Procurement of Financial Services

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Type: 
Best Practice
Background: 

Governments rely on a variety of vendors to provide essential financial services, including:

  • Banking services
  • Trustee/custodial
  • Securities broker/dealer
  • Underwriting and other debt related services
  • Financial advisory
  • Merchant services
  • Investment advisory services

These industries are subject to constantly changing regulations, technologies, and market conditions. As a result, governments must provide regular due diligence of all financial service providers. Part of ongoing due diligence includes regular competition for the procurement of services.

Recommendation: 

GFOA recommends that governments review their financial services contracts every five years and use a competitive process for the procurement of financial services. A competitive procurement process provides an opportunity for the government to obtain market competitive rates and negotiate preferable terms and conditions and/or service enhancements in financial service contracts. It also gives the government an opportunity to take advantage of technology enhancements, service changes, or evolution in the market. Identifying a regular schedule for soliciting competitive bids for financial service providers also helps reduce the risk of a government becoming too reliant on one vendor.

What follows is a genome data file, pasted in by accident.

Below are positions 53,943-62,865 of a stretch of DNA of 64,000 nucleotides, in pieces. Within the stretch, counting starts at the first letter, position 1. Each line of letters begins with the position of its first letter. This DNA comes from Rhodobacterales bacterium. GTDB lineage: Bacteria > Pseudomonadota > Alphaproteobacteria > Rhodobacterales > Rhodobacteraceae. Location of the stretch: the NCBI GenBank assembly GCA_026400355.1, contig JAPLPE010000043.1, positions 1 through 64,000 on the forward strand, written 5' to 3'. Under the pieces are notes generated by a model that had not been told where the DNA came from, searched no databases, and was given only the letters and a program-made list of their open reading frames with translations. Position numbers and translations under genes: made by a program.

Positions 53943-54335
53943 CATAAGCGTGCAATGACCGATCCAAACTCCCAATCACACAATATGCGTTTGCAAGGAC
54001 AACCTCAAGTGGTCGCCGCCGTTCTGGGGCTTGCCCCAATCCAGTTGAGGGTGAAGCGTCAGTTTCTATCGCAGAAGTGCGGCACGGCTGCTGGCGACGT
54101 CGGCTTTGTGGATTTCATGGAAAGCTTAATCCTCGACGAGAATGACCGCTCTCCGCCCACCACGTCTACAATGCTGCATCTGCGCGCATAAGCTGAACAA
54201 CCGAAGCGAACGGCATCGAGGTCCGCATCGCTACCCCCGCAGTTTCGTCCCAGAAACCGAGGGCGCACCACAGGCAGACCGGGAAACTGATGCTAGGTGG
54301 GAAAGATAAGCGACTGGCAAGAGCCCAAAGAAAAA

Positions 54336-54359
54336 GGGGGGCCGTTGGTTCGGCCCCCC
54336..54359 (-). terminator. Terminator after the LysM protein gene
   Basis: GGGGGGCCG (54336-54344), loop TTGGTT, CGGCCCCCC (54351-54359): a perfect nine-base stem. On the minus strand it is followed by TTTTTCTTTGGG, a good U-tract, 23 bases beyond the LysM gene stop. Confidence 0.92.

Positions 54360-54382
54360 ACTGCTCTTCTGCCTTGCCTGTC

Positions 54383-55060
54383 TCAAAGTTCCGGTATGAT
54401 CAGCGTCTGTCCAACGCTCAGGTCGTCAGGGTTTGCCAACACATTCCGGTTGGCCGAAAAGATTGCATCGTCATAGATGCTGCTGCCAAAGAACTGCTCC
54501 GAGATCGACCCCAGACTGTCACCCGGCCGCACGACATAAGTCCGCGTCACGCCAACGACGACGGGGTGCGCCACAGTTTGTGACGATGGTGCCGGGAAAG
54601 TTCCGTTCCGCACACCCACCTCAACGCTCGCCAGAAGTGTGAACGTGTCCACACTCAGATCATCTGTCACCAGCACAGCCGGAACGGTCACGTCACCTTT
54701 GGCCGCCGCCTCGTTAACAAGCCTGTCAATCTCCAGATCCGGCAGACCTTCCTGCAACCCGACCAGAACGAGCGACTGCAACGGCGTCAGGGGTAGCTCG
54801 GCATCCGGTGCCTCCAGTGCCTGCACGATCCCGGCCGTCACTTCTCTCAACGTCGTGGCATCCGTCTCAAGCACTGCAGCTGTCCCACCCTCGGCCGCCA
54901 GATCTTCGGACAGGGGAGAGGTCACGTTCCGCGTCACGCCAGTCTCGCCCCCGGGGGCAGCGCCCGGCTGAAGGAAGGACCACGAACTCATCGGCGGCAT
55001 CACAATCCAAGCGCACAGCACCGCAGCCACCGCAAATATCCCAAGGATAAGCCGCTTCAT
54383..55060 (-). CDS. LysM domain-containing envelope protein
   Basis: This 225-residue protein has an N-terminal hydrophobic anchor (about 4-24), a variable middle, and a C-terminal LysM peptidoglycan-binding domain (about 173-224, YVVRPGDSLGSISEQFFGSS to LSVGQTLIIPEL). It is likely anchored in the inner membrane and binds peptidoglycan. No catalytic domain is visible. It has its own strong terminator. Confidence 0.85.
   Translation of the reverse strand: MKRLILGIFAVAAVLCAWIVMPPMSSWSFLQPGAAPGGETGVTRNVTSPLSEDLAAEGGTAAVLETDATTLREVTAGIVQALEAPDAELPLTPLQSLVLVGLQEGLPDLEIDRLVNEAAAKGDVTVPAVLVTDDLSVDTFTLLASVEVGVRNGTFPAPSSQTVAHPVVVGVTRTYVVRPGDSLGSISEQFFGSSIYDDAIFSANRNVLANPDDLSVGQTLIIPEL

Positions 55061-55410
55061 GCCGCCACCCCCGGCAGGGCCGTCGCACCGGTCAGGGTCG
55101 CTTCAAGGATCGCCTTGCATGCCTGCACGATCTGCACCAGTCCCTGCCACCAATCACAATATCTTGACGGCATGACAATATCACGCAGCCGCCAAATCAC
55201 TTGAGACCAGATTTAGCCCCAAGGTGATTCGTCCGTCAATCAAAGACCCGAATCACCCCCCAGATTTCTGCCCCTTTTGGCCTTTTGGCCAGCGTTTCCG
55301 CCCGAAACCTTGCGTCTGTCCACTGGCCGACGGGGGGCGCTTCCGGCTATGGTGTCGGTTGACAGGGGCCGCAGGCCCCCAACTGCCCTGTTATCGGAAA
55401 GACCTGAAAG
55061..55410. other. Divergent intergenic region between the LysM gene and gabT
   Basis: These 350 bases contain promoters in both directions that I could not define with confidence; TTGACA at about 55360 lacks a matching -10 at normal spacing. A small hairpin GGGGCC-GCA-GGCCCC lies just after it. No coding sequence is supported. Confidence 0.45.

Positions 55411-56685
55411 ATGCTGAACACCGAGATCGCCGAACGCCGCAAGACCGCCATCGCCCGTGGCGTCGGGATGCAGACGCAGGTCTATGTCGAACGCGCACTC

With every competitive procurement process, governments should define the scope of the procurement opportunity, identify specific evaluation criteria, and prepare a strategy to evaluate responses. Evaluation criteria should specifically address the following:

  • Product and service breadth, depth and quality – the service provider’s ability to provide solutions that meet the government’s specific needs.
  • Quality of servicing staff – the individual experience, skills, and qualifications of the staff members who will provide services on the account, if selected, and their ability to meet the government’s needs.
  • Financial strength – the service provider’s profitability, operating history, and net capital (which should be of sufficient size to satisfy service requirements).
  • Service capacity – the provider’s ability to process sufficient transaction volumes and dollars of throughput.
  • Regulatory standing – the provider’s status with the applicable regulatory agency.
  • Reputation and social responsibility – the experience peer governments have had with the provider and the provider’s demonstration of being a good citizen that is fair and honest in its dealings.
  • Cost – the overall cost or rate included in the proposal, which can include consideration of potential future price escalations.
Committee: 
Treasury and Investment Management
References: 
  • Sample RFPs
  • Sample evaluation criteria/checklist
Approved by GFOA's Executive Board: 
January 2017